arise out of the era of those four years, those scenes—era compressing centuries of native passion, firstclass pictures, tempests of life and death—an inexhaustible mine for the histories, drama, romance, and
even philosophy, of peoples to come—indeed the verteber of poetry and art, (of personal character
too,) for all future America—far more grand, in my opinion, to the hands capable of it, than Homer’s
siege of Troy, or the French wars to Shakspere.
But I must leave these speculations, and come to the theme I have assign’d and limited myself to. Of
the actual murder of President Lincoln, though so much has been written, probably the facts are yet
very indefinite in most persons’ minds. I read from my memoranda, written at the time, and revised
frequently and finally since.
The day, April 14, 1865, seems to have been a pleasant one throughout the whole land—the moral
atmosphere pleasant too—the long storm, so dark, so fratricidal, full of blood and doubt and gloom,
over and ended at last by the sun-rise of such an absolute National victory, and utter break-down of
Secessionism—we almost doubted our own senses! Lee had capitulated beneath the apple-tree of
Appomattox. The other armies, the flanges of the revolt, swiftly follow’d. And could it really be, then?
Out of all the affairs of this world of woe and failure and disorder, was there really come the confirm’d,
unerring sign of plan, like a shaft of pure light—of rightful rule—of God? So the day, as I say, was
propitious. Early herbage, early flowers, were out. (I remember where I was stopping at the time, the
season being advanced, there were many lilacs in full bloom. By one of those caprices that enter and
give tinge to events without being at all a part of them, I find myself always reminded of the great
tragedy of that day by the sight and odor of these blossoms. It never fails.)
But I must not dwell on accessories. The deed hastens. The popular afternoon paper of Washington,
the little “Evening Star,” had spatter’d all over its third page, divided among the advertisements in a
sensational manner, in a hundred different places, The President and his Lady will be at the Theatre this
evening.… (Lincoln was fond of the theatre. I have myself seen him there several times. I remember
thinking how funny it was that he, in some respects the leading actor in the stormiest drama known to
real history’s stage through centuries, should sit there and be so completely interested and absorb’d in
those human jack-straws, moving about with their silly little gestures, foreign spirit, and flatulent text.)
On this occasion the theatre was crowded, many ladies in rich and gay costumes, officers in their
uniforms, many well-known citizens, young folks, the usual clusters of gas-lights, the usual magnetism of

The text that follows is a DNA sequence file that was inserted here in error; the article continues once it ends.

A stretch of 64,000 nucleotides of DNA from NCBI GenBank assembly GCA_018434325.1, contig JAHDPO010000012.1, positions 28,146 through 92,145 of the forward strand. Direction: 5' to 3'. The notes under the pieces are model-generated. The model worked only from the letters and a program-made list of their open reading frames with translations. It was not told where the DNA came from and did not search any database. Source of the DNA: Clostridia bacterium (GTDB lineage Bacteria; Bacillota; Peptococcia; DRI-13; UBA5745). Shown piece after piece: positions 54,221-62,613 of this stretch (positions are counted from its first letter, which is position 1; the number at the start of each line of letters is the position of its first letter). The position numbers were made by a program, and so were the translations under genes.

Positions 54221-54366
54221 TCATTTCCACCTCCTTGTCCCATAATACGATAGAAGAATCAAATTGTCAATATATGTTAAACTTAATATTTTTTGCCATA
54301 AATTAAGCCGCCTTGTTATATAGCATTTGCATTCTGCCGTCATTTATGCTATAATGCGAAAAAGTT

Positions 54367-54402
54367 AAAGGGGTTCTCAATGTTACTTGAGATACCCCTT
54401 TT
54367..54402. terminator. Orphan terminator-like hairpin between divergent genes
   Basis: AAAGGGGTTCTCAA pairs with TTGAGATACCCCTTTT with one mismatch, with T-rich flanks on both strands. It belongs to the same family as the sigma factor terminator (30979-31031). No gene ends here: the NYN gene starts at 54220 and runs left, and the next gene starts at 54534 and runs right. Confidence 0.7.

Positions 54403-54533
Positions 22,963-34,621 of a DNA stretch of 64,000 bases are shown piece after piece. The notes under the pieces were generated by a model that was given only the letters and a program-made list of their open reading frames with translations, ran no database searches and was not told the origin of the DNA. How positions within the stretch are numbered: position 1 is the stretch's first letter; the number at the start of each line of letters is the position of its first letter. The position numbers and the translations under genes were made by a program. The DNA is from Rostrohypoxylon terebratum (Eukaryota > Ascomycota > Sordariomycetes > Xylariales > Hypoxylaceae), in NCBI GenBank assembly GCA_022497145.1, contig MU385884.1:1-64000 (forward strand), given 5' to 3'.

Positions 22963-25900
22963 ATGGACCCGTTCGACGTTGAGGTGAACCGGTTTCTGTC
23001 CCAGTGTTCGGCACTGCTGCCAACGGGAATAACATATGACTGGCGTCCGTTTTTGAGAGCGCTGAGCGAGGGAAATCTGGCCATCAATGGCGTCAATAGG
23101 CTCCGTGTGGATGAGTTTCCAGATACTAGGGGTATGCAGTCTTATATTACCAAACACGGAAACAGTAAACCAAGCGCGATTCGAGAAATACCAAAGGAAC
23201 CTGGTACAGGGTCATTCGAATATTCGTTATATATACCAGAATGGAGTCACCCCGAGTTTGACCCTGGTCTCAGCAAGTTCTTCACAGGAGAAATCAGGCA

so many people, cheerful, with perfumes, music of violins and flutes—(and over all, and saturating all,
that vast, vague wonder, Victory, the nation’s victory, the triumph of the Union, filling the air, the
thought, the sense, with exhilaration more than all music and perfumes.)
The President came betimes, and, with his wife, witness’d the play from the large stage-boxes of the
second tier, two thrown into one, and profusely draped with the national flag. The acts and scenes of
the pieces—one of those singularly written compositions which have at least the merit of giving entire
relief to an audience engaged in mental action or business excitements and cares during the day, as it
makes not the slightest call on either the moral, emotional, esthetic, or spiritual nature—a piece, (“Our
American Cousin,”) in which, among other characters, so call’d, a Yankee, certainly such a one as was
never seen, or the least like it ever seen, in North America, is introduce in England, with a varied fol-derol of talk, plot, scenery, and such phantasmagoria as goes to make up a modern popular drama—had
progress’d through perhaps a couple of its acts, when in the midst of this comedy, or non-such, or
whatever it is to be call’d, and to offset it, or finish it out, as if in Nature’s and the great Muse’s mockery
of those poor mimes, came interpolated that scene, not really or exactly to be described at all, (for on
the many hundreds who were there it seems to this hour to have left a passing blur, a dream, a
blotch)—and yet partially to be described as I now proceed to give it. There is a scene in the play
representing a modern parlor, in which two unprecedented English ladies are inform’d by the impossible
Yankee that he is not a man of fortune, and therefore undesirable for marriage-catching purposes; after
which, the comments being finish’d, the dramatic trio make exit, leaving the stage clear for a moment.
At this period came the murder of Abraham Lincoln. Great as all its manifold train, circling round it, and
stretching into the future for many a century, in the politics, history, art, &c., of the New World, in point
of fact the main thing, the actual murder, transpired with the quiet and simplicity of any commonest
occurrence—the bursting of a bud or pod in the growth of vegetation, for instance. Through the general
hum following the stage pause, with the change of positions, came the muffled sound of a pistol-shot,